Continuing to browse our website indicates your consent to our use of cookies. For more information, see our Privacy policy.

Trade distortion and protectionism

Non-tariff barriers and the mystery of UK food price inflation

Published 14 March 2023

A recent study shows that the impact of non-tariff barriers on food prices in the UK post-Brexit only led to a small loss in economic welfare. Surprisingly, British food prices have increased less quickly than those in the EU despite tighter market access. There are multiple factors at play, not least the Ukraine war, the Covid-19 pandemic, and new competition introduced to the British market.

In mid-2016, the United Kingdom voted to leave the European Union. As it turned out, this also meant leaving the European Single Market and the Customs Union. Consequently, despite a reasonably deep free trade agreement, the Trade and Co-operation Agreement (TCA), which guaranteed tariff-free and quota-free trade between the UK and the EU, non-tariff barriers to trade (NTBs) increased. These are barriers that don’t involve duties, including quotas and customs checks.

These new NTBs are probably most pronounced in food and agricultural trade, where sanitary and phytosanitary (SPS) checks can create considerable costs, and customs clearance procedures create paperwork. The World Bank estimates that NTBs to trade are the highest in the food sector although there is considerable variation among products.[1]

Brexit and rising food prices

The UK is a big net food importer, producing about 65% of the food it requires. Because it also exports some food, imports account for about 45% of total food consumption.[2] The EU has always been the major source of UK food imports. This may not be surprising, given the UK’s erstwhile membership of the European Single Market (and therefore lack of NTBs), the EU’s production of surplus food, the relatively high NTBs and tariffs for non-EU producers, and the geographic proximity of continental Europe to the UK. In 2015, prior to the referendum, about 69% (by volume and value) of UK food imports came from the EU.[3]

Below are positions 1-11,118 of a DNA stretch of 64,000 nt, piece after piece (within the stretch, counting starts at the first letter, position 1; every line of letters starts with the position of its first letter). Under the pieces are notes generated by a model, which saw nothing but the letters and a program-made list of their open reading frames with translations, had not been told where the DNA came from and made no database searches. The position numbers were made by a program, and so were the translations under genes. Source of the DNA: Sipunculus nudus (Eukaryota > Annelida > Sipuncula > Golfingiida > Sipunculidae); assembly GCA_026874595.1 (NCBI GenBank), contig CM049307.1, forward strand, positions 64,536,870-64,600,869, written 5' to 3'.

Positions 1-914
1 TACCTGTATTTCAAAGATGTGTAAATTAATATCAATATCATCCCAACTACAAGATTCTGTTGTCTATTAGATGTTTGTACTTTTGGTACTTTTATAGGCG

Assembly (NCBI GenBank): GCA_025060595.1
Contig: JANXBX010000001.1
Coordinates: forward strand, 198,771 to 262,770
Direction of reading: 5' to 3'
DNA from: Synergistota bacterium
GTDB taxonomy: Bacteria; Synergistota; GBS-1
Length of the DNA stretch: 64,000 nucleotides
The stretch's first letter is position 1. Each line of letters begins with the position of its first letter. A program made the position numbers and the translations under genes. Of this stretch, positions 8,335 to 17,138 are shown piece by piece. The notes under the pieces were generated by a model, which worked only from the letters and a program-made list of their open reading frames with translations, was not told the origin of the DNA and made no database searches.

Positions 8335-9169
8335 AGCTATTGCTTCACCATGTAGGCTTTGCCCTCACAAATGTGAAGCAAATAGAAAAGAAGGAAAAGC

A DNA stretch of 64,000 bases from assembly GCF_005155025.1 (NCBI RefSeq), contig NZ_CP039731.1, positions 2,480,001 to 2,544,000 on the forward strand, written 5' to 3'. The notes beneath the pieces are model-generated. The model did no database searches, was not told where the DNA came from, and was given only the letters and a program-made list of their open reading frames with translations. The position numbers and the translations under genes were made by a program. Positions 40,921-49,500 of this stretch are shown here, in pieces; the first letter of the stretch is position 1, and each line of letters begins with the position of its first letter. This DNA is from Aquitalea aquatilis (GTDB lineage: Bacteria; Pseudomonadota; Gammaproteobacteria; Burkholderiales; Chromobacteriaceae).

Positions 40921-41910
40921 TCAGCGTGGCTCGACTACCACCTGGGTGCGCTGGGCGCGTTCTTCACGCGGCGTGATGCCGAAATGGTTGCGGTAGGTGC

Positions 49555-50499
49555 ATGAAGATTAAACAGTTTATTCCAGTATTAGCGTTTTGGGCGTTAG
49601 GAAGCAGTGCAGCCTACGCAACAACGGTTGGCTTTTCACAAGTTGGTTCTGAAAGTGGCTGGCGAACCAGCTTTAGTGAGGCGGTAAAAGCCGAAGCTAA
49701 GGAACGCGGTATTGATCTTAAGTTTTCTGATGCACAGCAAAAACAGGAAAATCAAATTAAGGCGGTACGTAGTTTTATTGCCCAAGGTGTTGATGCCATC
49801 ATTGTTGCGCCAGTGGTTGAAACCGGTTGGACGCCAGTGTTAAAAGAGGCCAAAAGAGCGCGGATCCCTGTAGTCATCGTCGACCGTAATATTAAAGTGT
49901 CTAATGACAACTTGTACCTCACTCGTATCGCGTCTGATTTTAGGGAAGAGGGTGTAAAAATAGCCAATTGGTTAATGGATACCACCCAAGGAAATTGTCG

It would seem that the introduction of new trade friction in the form of NTBs resulting from Brexit, might increase UK food prices relative to EU food prices. However, this has not been the case by and large. The chart below shows Organisation of Economic Co-operation and Development data for food for the UK divided by food for the EU, categorized by those food items used to calculate consumer price inflation. When the line is rising, UK food prices are rising faster than EU prices, and vice versa.

Whether one makes the calculation based on the date of the referendum, the official departure date of the UK from the EU, or the end of the transition agreement, UK food prices have lagged those in the EU by between one and three percentage points. What makes this particularly remarkable is that sterling weakened substantially both prior to, and especially after the referendum, which, given the UK is such a large food importer, would lead one to expect food prices to have increased faster than those on the continent. Hence, economists could be forgiven for expecting a double whammy of exchange rate-induced and trade friction-induced food inflation relative to that in the EU.

However, just because UK food prices have not increased faster than those on the continent, does not mean that NTBs have not affected inflation (or the exchange rate, for that matter). It simply means there have been offsetting and relatively deflationary impacts as well.

Impact of Non-Trade Barriers

A recent study by Jan David Bakker, et al.,[4] set out to isolate the impact of NTBs on consumer prices of food in the UK resulting from Brexit and to assess the subsequent loss of economic welfare. This paper is the subject of our podcast “Current Accounts”. The study used the global customs taxonomy’s Harmonized Commodity Description and Coding System at the relatively detailed six-digit level for import data to determine investment flows and the level of EU import intensity across a range of food products. Import intensity here measures the share of UK imported input into a product that comes from the EU. By comparing price changes against the level of import intensity from the EU, researchers were able to discern a tendency for the more import-intensive products to rise in price faster than those with less EU import intensity. Of course, with domestic EU food prices rising faster than the UK, this would be expected anyway. However, researchers also detected a tendency for those products with high NTBs to increase faster than those with low NTBs, indicating that NTBs may have indeed had an impact on food prices in the UK.